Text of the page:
Novex sells Oxydrene. It makes outlandish claims for this product, including that it is “proprietary” and a “new compound” that “maximizes” “blood oxygenation, muscle recovery and athletic performance” and even that it can make people “run faster,” “cut” time off races, and enable “peak aerobic activity.” But in reality, Oxydrene contains nothing more than small amounts of commodity household ingredients that provide none of the health benefits claimed. The valid, publicly available scientific research on these well-known ingredients shows that each of Novex’s claims is false.
Novex brought baseless claims against ChromaDex for false advertising under the Lanham Act. The premise of its lawsuit was that Oxydrene and NIAGEN compete in the marketplace. ChromaDex had never heard of Novex before. But after reviewing Novex’s product and advertising claims (and Novex’s allegation of competition), ChromaDex brought counterclaims under the Lanham Act and California state law. (emphasis added)
I highlight ChromaDex's claim that it had never heard of Novex before, because that seems consistent with my understanding that this was a shakedown suit, rather than a serious competitor complaint. [A Shakedown Lawsuit is one where the plaintiff's motivation is to settle quickly for less than the defendant's cost of litigating the suit.]
But to remove some doubt, Sidley drops this footnote:
This is plainly part of its business strategy. On behalf of Novex and its sister companies, this team of lawyers have brought many Lanham Act false advertising lawsuits against other supplement manufacturers in the past few years. See e.g., Fiber Research Int’l, LLC v. Nutrigold Inc., 2:16-cv-01251 (D. Utah), complaint filed Feb. 12, 2016; Fiber Research Int’l, LLC v. North South Science, LLC, 2:16-cv-02727 (D. Nev.), complaint filed Nov. 29, 2016; Novex Biotech, LLC v. Performix LLC, 2:19-cv-00021 (D. Utah), complaint filed Jan. 15, 2019; Novex Biotech, LLC v. Herbal Research, Inc., 0:17-cv-61863 (S.D. Fl.), complaint filed Sept. 25, 2017; Sanmedica Int’l, LLC v. Quantum Wellness Botanical Inst., LLC, 2:16-cv-00191 (D. Utah), complaint filed March 9, 2016; Sanmedica Int’l, LLC v. LA Nutrition, Inc. 3:17-cv-000965 (M.D. Tenn.), complaint filed June 21, 2017.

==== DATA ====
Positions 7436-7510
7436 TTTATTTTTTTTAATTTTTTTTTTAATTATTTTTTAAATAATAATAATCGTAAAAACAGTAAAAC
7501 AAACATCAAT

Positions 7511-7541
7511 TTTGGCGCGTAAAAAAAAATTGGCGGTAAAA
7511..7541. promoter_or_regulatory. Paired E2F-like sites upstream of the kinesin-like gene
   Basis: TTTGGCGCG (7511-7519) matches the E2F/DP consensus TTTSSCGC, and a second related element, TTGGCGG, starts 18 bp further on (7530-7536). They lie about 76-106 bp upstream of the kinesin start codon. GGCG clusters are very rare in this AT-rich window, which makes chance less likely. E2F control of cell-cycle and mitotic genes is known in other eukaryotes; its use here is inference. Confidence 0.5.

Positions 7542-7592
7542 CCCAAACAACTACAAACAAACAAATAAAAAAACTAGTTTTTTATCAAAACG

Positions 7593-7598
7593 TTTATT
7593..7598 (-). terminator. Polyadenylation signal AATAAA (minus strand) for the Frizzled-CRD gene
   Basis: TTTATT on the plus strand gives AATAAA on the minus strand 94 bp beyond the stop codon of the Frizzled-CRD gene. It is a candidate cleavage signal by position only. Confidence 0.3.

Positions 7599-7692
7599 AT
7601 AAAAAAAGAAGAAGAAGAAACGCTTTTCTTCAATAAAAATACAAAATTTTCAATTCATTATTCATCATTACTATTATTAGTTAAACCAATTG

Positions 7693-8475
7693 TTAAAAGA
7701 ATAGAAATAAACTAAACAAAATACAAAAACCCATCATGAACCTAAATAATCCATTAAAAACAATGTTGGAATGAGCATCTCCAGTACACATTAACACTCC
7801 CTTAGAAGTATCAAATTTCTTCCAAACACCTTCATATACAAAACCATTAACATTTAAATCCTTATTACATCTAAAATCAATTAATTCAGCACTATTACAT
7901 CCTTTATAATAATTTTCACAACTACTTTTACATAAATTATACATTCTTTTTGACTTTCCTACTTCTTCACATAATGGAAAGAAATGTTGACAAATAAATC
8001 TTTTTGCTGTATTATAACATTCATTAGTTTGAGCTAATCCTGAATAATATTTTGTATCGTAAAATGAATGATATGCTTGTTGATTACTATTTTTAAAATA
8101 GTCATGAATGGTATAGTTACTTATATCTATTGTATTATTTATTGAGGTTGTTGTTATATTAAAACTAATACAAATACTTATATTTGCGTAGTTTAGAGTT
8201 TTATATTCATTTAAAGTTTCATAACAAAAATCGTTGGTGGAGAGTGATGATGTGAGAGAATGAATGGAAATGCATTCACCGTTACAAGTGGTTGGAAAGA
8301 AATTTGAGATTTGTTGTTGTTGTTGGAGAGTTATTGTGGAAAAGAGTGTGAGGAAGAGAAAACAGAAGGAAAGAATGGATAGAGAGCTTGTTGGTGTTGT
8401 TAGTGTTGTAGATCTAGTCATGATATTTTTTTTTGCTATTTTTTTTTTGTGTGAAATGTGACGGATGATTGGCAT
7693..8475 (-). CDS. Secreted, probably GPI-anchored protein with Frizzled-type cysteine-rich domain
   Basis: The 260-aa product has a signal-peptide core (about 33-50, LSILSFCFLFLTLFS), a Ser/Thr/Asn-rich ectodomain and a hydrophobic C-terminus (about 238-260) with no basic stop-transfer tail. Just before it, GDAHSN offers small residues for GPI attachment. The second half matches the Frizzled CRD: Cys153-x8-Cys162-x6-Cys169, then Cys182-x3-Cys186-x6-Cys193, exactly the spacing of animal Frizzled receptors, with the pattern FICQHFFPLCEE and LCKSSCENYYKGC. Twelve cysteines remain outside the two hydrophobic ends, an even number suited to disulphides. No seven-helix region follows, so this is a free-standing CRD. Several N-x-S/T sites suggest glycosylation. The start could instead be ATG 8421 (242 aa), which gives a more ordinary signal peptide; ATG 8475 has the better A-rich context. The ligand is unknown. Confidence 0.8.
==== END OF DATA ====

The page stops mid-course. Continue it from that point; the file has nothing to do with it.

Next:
Novex's primary argument against ChromaDex's counterclaims is that ChromaDex said in its answer that the two products do not compete, and therefore ChromaDex should be prevented from asserting a counterclaim that requires competition as one element of the claim.
However, as Sidley explains,
"The Federal Rules of Civil Procedure expressly permit both “alternative” pleading (pleading claims that contradict a defense) and also “hypothetical” pleading (pleading claims based upon facts that the other party intends to prove)...Counterclaims may be asserted in an alternative or hypothetical manner and need not be consistent with the defenses and denials raised in the answer...